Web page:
Shortly after the publication of his fourth novel, Women; or, Pour et Contre (1818), the Anglo-Irish clergyman and author, Charles Robert Maturin, proposed an unnamed prose work to his publisher, Archibald Constable. Over the next two years, Maturin worked sporadically and unevenly on what would eventually be published as Melmoth the Wanderer in 1820. Throughout the troubled composition process, Maturin continually toyed with different narrative structures and literary genres, at one point suggesting a series of tales and, at another, a long poem interspersed with prose (Ragaz 363). The novel in its finished form consists of several nested tales linked together by the presence of the eponymous Wanderer. …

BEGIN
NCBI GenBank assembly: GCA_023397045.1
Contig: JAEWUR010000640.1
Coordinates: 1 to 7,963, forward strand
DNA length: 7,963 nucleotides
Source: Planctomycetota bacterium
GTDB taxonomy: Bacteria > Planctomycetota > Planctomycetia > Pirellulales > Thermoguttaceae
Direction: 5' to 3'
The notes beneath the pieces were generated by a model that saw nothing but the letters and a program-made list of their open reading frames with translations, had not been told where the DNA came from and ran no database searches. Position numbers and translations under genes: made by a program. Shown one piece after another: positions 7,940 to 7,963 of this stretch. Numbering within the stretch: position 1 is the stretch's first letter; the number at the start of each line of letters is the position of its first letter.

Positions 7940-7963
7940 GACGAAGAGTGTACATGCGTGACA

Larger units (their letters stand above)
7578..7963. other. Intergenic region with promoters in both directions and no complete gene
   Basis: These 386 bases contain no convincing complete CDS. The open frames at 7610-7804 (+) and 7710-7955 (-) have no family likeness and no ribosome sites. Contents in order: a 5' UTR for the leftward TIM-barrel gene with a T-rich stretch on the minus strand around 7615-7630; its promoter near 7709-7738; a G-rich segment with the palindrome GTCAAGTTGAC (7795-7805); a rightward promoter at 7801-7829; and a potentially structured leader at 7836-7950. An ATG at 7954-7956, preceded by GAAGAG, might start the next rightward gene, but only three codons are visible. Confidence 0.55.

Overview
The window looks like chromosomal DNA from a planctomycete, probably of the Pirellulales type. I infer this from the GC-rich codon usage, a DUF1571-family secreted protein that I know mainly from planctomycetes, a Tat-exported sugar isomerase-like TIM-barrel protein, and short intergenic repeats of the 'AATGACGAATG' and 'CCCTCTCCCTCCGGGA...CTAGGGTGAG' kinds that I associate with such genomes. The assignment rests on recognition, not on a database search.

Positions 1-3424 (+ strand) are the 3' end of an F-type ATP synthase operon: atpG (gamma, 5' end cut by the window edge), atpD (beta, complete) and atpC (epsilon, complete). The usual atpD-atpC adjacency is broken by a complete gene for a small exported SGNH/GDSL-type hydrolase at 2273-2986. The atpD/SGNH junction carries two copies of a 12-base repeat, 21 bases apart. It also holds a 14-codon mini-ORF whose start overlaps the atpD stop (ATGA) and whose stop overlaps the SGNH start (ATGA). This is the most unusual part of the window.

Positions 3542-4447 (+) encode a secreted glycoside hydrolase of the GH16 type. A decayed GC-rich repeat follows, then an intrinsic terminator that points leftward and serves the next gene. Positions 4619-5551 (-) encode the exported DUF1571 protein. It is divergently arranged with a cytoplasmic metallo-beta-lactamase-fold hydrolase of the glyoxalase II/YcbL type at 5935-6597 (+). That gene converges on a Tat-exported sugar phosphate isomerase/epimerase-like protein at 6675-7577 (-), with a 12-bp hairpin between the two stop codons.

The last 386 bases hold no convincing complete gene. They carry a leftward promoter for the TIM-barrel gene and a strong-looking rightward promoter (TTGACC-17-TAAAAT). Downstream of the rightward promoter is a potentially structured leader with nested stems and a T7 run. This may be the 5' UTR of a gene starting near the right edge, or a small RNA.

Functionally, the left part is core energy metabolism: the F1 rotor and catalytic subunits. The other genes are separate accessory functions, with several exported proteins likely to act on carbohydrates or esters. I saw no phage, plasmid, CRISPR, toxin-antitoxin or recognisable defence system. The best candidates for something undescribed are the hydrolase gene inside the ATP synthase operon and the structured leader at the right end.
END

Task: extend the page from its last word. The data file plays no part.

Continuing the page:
Morin, Christina. "Melmoth the Wanderer". The Literary Encyclopedia. First published 27 September 2007; last revised 30 November -1.
[http://www.litencyc.com/php/sworks.php?rec=true&UID=3663, accessed 21 April 2015.]